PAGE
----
Bang & Olufsen recently introduced the very eye pleasing wireless speakers called the BeoLap 17, 18 and the BeoLap 19: a beautiful subwoofer that really stands out. "These new speakers usher in a new era of high-end sound," says Lars Fredgaard, director of the division of speaker Bang & Olufsen. "Until now, this level of performance was achieved only with speakers connected by cables. Our newest products use a robust wireless standard with sufficient bandwidth and channels for providing a listening experience as the artist intended. Higher sound quality without tasteful interior to disrupt, can now be realized in three ways." [ Continue reading ]

Nature Rewired

On the 16th of November the exhibition Nature Rewired has opened at Museum Het Valkhof in Nijmegen, the Netherlands. The exhibition showcases the fascinating creations of Dutch artist Christiaan Zwanikken. The installations of the artist, who lives and works in Portugal and the Netherlands, are hybrids of skulls and bones from nature and robotics from the hands of the artist, which are computer-controlled mechanism creating the moving dynamic within the works. Through his creations Zwanikken shares his vision on the future of man and nature, which is both confrontational and compelling. [ Continue reading ]

Cleartones Pure

Say hello to the completely updated website and a new set of Cleartones by our good friend Hugo Verweij - with a newly illustrated world by yours truly Another Company.
The new set, the Cleartones Pure, is based on the 'sine wave'. The sine wave is the only sound in the world which can be called a pure tone. In fact it is the only sound consisting of a single frequency, without overtones.  This seems a good starting point for a set of minimalist ringtones, but a single sine wave by itself doesn't sound very compelling. Hugo carefully sculpted it using techniques like frequency modulation and subtle effects can definitely bring it to life. [ Continue reading ]

Long Distance Watch

The Long Distance Watch by Hong Kong-based designer Kitmen Keung explores how people’s perception can be diverted into an everyday object. The clarity of the secondary clock face has been delicately dimmed to appear like a shadow on the interface, acting as a quiet conscious reminder of the distance between the user and someone on the other side of the globe. [ Continue reading ]

Lapka Diary

The collaboration between the always inspiring Lapka, Jonathan Zawada and Jordana for the Lapka Diary is a lovely one. The project consists of 30 illustrations by renowned graphic designer Zawada and 30 diary notes on a broad field of spaces and objects in which a teenaged girl named Jordana has used her Lapka. The notes by Jordana are sincere and witty and show the broad versatility of the Lapka, combined with the playful black and white designs of Zawada making the project a fascinating hybrid of creativity inspired by Lapka.  [ Continue reading ]

Dewar’s 3B campaign

To celebrate their this year introduced Highlander Honey whiskey Dewar's collaborated with Sid Lee and The Ebeling Group for a campaign in which 80000 Highlander honey bees play the lead role, producing the key ingredient for the new liquor. Dewar’s Highlander Honey is the first modern honey flavoured whisky to come out of Scotland and was created by Dewar's master blender Stephanie Macleod. The campaign is both aesthetically and technically impressive and shows a fascinating variation on the swiftly expanding 3D printing technology as it focusses on the process of bees creating honeycombs in the shape of a whiskey bottle. [ Continue reading ]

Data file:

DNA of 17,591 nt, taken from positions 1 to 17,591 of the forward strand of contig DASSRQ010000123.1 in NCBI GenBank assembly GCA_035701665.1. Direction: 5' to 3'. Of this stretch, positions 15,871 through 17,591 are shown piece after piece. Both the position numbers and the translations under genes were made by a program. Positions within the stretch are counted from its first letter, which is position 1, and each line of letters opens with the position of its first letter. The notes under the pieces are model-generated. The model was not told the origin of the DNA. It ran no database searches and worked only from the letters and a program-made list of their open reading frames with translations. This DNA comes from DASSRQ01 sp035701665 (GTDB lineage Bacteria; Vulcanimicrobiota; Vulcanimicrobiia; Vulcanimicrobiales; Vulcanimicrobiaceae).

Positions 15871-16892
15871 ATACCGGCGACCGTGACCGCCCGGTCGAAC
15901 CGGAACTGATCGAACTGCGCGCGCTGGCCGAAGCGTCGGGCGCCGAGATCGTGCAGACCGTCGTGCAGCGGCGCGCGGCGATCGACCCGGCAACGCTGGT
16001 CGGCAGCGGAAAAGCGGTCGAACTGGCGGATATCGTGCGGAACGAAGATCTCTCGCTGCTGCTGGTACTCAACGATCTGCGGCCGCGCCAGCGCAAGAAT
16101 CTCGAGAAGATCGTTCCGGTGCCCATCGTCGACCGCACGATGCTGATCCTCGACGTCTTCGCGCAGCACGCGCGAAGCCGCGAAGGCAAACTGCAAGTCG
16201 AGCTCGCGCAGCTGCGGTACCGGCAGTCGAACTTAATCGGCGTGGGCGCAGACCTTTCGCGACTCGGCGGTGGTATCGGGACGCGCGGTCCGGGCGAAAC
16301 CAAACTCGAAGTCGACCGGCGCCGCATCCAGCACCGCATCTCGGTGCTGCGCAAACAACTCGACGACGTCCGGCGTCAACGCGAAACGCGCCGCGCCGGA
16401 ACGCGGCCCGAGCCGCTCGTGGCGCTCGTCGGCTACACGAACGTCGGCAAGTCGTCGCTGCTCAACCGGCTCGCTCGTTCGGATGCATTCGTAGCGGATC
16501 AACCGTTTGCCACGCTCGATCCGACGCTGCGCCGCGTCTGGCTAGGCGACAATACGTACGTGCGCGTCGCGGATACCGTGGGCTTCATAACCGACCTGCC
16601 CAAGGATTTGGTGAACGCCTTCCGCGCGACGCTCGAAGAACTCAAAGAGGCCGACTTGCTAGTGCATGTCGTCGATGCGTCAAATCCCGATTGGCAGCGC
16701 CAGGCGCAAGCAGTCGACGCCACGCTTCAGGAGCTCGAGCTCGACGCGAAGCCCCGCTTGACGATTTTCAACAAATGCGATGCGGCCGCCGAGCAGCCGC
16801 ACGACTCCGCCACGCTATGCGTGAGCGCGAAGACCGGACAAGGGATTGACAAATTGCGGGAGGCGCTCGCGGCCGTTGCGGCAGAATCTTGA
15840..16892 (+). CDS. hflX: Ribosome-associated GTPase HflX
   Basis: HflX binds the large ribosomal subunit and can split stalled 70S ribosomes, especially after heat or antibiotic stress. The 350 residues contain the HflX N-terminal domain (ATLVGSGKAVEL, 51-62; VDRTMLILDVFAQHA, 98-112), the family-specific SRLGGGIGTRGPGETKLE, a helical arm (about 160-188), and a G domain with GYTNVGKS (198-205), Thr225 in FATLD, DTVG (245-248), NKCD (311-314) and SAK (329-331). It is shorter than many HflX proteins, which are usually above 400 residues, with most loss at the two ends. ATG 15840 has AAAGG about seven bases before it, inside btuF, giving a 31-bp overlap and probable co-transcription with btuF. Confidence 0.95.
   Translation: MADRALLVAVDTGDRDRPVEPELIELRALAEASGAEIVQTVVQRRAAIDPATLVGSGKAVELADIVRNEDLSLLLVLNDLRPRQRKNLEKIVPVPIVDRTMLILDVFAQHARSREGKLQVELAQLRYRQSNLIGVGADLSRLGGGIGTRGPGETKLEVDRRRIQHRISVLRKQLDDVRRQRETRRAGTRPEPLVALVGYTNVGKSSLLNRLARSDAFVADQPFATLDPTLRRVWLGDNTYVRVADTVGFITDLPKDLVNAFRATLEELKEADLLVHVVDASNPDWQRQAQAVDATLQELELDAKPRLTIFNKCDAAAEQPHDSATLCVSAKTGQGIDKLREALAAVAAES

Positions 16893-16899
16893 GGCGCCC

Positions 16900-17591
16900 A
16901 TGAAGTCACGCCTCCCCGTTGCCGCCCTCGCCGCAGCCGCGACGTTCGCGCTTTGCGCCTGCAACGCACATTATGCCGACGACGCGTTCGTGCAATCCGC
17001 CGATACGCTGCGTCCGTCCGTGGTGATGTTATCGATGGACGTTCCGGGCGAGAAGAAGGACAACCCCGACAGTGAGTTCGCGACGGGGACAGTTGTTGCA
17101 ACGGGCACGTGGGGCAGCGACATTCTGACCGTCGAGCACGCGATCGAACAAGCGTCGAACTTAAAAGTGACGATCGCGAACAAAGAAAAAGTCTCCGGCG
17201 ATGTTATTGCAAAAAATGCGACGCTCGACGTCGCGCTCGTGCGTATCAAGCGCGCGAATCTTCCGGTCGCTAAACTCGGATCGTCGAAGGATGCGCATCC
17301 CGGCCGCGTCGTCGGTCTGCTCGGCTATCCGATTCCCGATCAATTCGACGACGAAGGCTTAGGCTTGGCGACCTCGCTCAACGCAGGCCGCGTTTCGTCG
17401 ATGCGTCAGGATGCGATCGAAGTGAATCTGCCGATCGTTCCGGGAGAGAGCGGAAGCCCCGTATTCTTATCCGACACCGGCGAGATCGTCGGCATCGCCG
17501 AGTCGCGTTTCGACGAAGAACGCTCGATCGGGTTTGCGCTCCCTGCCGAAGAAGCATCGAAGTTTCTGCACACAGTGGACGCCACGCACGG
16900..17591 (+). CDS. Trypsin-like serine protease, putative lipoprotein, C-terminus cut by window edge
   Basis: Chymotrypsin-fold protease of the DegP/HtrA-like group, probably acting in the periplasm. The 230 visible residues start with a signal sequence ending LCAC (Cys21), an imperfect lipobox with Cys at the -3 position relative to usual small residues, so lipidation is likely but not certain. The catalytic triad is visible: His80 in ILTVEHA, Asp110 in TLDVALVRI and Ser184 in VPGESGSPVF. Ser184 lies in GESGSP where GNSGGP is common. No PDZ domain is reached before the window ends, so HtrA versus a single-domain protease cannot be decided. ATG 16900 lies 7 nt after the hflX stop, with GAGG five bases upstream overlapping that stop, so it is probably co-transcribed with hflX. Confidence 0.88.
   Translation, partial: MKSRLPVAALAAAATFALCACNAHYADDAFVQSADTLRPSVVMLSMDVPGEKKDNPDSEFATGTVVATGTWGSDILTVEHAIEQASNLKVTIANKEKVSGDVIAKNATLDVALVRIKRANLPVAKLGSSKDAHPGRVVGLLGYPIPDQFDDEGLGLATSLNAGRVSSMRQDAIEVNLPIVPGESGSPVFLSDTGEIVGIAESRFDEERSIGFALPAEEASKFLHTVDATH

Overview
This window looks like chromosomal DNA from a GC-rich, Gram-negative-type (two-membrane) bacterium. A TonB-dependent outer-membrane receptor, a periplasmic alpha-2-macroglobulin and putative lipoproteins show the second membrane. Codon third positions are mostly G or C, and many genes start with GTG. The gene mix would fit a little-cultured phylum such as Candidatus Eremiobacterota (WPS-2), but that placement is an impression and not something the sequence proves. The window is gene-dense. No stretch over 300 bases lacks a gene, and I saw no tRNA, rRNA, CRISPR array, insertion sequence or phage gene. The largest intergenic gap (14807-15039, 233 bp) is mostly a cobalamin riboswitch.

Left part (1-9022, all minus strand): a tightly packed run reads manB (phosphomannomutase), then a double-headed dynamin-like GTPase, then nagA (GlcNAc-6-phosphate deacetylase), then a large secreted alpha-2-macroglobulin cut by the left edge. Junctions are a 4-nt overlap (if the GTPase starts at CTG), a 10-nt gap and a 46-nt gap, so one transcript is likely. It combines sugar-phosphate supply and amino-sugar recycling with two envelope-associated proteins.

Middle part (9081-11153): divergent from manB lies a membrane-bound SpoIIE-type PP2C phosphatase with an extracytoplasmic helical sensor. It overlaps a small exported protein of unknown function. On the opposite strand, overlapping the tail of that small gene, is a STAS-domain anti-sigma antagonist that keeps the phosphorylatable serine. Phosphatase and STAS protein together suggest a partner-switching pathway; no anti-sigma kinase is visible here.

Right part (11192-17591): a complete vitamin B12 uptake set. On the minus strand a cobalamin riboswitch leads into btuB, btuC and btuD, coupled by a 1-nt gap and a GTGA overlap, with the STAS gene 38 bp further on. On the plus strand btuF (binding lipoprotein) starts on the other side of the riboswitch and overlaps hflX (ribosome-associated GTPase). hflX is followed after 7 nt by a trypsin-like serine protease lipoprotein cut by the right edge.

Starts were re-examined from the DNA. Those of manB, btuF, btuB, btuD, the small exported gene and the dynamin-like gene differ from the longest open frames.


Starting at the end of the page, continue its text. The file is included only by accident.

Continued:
Digital Grotesque

We love how there is always a next level to everything. Recently we mentioned the fascinating use of 3D printing technology in the context of food, the designers of the aptly named Digital Grotesque astoundingly so have taken the technology and went way beyond most known earlier usage. The project was shown on a 1:3 scale at the Swiss Art Awards 2013 and will be fully launched early september. It features a fully-enclosed room, made using digital 3D printing techniques, with a mind bending eighty million surfaces which are totally gilded. [ Continue reading ]

Ad Tempus by Henry Richmond Young

Recent innovations made in the 3D printing technology really inspire us. A field of 3D printing technology that profoundly amazes is the use within the food industry. One of the designers using the technology is the New York-based Henry Richmond V. Young who earned a BFA in Product Design from Parsons the New School for Design and has a transdisciplinary approach in his work. With great interest in music, cuisine, and perfumery, his work grows to focus on experience and ephemera. Young's most recent project, Ad Tempus, is a series of dessert plating arrangements that aims to connect food and design. Young collaborated with chef Veronica Duboise to create the series, which is designed to adapt and evolve. [ Continue reading ]


Today we’ve received this lovely new tool called Lapka. Lapka is a tiny, beautifully designed personal environment monitor that connects to your phone to measure, collect and analyse the hidden qualities of your surroundings in a highly aesthetic and playful way. The precise sensors respond to the invisible world… [ Continue reading ]

Plant-in City

We really like this Kickstarter project which envisions a new direction for plants in an urban environment. Plant-in City is a collaboration between architects, designers, and technologists who are building new ways of interacting with nature. The sculptural Plant-in City terrariums combine modular architecture, basic laws of physics, embedded technologies, and mobile computing to construct a Plant City where the aesthetic meets the pragmatic. [ Continue reading ]


Our good friend and inspirator Nalden’s Present Plus together with Amsterdam’s creative agency Momkai launched this nice little device called Lowdi. A portable, wireless speaker with the length of your average pencil, that connects to any device equipped with Bluetooth, allowing you to bring… [ Continue reading ]